The Atmosphere: I feel like the stretch of Greenwood>"/>
The Watering Hole: Prost!, 7311 Greenwood Ave. N., 706-5430, PHINNEY RIDGE
Kyle Houk Magical Whiskey
The Atmosphere: I feel like the stretch of Greenwood Avenue that lay between North 85th Street and Phinney Avenue North is a hidden treasure for food and fun in Seattle. It seems like it's hardly ever brought up when the topic of conversation turns to nightlife and dining. Anthony Bourdain just ended the second season of his new show, The Layover, with a very fun episode about Seattle. He mentioned just about every neighborhood, medium-sized and up, and name-dropped, if not visited, a few notable restaurants and bars in each. Greenwood was mentioned exactly one time (and that in passing) among the oft-fawned over Ballards, Capitol Hills and U Districts of the world. And Lake Cities and Rainier Valleys, too?! What gives? Perhaps it's the difficult, transfer-heavy bus journey it takes to get there. Perhaps it's the residential rows of houses filled with families, children and puppies which lay just a few yards off to either side of Greenwood Avenue. Whatever the reason, I simply can't understand how such little respect is paid to an awesome strip of city which contains Naked City Taphouse, Baranof, Gainsbourg, Wing Dome, 74th Street Ale House, Red Mill Burgers and at least one representative from most world cuisines. Prost! is among the hidden treasures of Greenwood.
Upon entering, the heavy aroma of sauerkraut fills the nostrils. Surely years must pass before an entire room is stained with an odor, and for some reason this makes Prost! Germanically-legitimate in my mind. The space is small, long and narrow. There's only a few Oktoberfest-style picnic tables and perhaps a half dozen seats at the bar. The small area makes meeting and chatting with complete strangers much easier, as does the enormous glass beverage dispenser the bartender would strain to haul out from the kitchen (more to come on the lethal contents of this beverage container later).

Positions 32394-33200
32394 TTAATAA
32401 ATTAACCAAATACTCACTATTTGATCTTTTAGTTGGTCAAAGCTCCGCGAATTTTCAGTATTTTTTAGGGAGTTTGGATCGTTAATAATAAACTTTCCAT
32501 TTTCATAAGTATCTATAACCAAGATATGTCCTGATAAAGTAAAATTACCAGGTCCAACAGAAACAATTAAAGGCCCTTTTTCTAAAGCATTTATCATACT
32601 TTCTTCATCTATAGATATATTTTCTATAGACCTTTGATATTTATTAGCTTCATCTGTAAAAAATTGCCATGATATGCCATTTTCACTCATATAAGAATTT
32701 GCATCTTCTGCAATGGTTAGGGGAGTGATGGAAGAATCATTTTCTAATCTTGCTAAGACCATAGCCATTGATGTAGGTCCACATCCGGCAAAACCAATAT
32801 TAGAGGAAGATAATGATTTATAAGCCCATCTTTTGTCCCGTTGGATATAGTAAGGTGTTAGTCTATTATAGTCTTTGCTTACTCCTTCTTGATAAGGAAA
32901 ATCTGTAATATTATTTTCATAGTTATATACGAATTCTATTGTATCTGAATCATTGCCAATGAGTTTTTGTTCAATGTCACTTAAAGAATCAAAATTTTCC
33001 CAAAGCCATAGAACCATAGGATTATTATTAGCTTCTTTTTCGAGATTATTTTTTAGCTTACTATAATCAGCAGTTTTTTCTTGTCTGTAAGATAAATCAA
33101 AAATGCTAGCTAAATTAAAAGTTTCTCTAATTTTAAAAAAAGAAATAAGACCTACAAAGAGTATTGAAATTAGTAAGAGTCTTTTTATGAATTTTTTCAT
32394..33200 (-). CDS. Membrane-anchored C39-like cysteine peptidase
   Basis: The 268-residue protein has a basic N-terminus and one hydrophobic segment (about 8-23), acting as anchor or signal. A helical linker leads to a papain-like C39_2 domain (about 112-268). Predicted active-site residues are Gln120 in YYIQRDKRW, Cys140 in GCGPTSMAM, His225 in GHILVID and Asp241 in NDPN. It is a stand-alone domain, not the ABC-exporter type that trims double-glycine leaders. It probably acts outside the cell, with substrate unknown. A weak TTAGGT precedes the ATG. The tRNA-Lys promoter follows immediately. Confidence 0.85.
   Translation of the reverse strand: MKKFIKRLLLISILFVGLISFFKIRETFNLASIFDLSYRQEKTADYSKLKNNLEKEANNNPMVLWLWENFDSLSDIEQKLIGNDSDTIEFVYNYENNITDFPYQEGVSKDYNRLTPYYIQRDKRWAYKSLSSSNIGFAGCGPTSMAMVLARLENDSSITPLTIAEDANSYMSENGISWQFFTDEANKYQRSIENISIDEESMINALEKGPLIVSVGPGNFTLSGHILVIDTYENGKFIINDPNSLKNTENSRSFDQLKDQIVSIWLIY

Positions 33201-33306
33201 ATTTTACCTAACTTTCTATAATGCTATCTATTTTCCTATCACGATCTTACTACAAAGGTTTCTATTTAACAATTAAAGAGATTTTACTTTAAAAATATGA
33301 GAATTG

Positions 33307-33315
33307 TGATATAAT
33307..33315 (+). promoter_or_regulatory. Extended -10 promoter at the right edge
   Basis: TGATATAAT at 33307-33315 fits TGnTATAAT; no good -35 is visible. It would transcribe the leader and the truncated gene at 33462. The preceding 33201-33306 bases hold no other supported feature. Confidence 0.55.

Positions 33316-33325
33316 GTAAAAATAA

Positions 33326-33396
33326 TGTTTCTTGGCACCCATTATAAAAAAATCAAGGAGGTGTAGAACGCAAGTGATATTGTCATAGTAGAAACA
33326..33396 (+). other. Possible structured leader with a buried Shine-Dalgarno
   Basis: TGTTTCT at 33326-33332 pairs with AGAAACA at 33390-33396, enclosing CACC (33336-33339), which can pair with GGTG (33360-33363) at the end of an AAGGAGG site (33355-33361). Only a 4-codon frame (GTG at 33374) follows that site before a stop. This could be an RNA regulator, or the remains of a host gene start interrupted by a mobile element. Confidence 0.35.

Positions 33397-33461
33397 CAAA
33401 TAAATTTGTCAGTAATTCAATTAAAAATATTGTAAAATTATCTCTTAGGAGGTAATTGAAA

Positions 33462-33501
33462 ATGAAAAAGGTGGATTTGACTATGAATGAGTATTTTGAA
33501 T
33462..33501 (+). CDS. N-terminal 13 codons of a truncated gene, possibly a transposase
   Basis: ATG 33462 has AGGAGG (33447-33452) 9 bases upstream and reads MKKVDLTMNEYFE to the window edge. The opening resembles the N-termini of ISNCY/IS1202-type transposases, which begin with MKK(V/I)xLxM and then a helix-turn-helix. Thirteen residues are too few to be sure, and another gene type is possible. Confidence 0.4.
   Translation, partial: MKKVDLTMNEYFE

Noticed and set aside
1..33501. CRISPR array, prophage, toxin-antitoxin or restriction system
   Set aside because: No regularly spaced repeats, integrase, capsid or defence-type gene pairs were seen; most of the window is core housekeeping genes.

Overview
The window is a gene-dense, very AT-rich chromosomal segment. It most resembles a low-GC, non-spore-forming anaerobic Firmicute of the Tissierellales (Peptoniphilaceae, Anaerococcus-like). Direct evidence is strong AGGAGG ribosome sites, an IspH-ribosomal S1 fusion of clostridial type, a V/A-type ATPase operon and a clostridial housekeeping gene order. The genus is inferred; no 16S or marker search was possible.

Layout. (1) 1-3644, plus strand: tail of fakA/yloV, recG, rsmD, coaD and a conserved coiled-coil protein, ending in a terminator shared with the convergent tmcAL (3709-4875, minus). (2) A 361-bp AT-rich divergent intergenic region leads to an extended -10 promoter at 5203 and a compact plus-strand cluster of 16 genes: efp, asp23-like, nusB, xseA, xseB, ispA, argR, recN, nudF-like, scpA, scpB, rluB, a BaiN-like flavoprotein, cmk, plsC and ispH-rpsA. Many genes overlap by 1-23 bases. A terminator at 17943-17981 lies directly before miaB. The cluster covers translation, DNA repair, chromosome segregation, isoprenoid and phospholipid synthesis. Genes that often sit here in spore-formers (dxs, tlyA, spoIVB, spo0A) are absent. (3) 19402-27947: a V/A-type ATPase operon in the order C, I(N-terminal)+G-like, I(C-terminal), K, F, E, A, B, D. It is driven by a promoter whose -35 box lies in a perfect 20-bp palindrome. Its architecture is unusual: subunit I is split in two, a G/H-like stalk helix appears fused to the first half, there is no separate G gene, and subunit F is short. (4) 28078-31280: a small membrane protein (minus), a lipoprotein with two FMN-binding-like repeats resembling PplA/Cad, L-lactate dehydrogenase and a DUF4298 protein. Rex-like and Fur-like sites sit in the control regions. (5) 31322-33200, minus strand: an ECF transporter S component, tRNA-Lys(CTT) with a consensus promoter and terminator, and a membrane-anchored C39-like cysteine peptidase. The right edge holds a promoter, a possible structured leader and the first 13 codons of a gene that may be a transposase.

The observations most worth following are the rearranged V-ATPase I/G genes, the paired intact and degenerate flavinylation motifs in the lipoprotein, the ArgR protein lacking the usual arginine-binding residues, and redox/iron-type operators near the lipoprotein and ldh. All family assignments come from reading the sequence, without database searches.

The Barkeep: Rachel Henthorn is endearingly bashful at first, but quickly warms up to even a mediocre conversationalist such as myself. She's originally from Maine, has lived in Seattle for about three years and sadly is planning to become a Mainer once more in a few short weeks. The night I visited, she sported a bright yellow Night of the Living Dead T-shirt to accentuate her bright red, shoulder-length hair. She got her first tattoo after moving to Seattle. Then came a second tat, and before long a sleeve was born. "There's so many great artists out here," she said smiling.
So why is she leaving our beautiful city? "I miss having four seasons and my family," Henthorn said with resolve. That really is a shame, because Henthorn, like Greenwood, is a hidden treasure. In addition to her job at Prost! (which means cheers in German), she works at The Pine Box in Capitol Hill and the Neptune in the U District. Her work ethic and multi-tasking skills were on vivid display the night I visited. In addition to pouring drinks and humoring an obnoxious reporter, Henthorn did all the cooking (in the shoebox-sized kitchen), waitressing and washing dishes, too.
The Drink: Let's return to the large, glass beverage container Henthorn lugged from the kitchen. It reminded me of an antique iced tea or lemonade dispenser, flat-sided, spigot on the bottom and straight out of Fried Green Tomatoes or the Gump residence. Held within this chamber of delights were about three gallons of Jack Daniels. This was no ordinary bourbon, though. Filling the jar to the brim, luxuriously large layers of golden raisins, cinnamon sticks and orange slices steeped their flavors into the magical potion. Henthorn chose to make me a Hot Toddy with the sweet elixir. One shot of the infused whiskey, one half shot of a German honey liqueur called Bärenjäger, a splash of water and lemon joined forces to warm my heart and soul. It was delicious, and deliciously lethal as a few painless straight shots of the magic Jack would soon attest.
The Verdict: I didn't mention the food, but it was delicious, too. The menu has a few entree-style dishes, but for the most part it consists of small plates of German sausages, salads and pretzels. The atmosphere is warm and inviting, and a lone wolf should not be surprised if, by night's end, he leaves the tavern with a few new friends.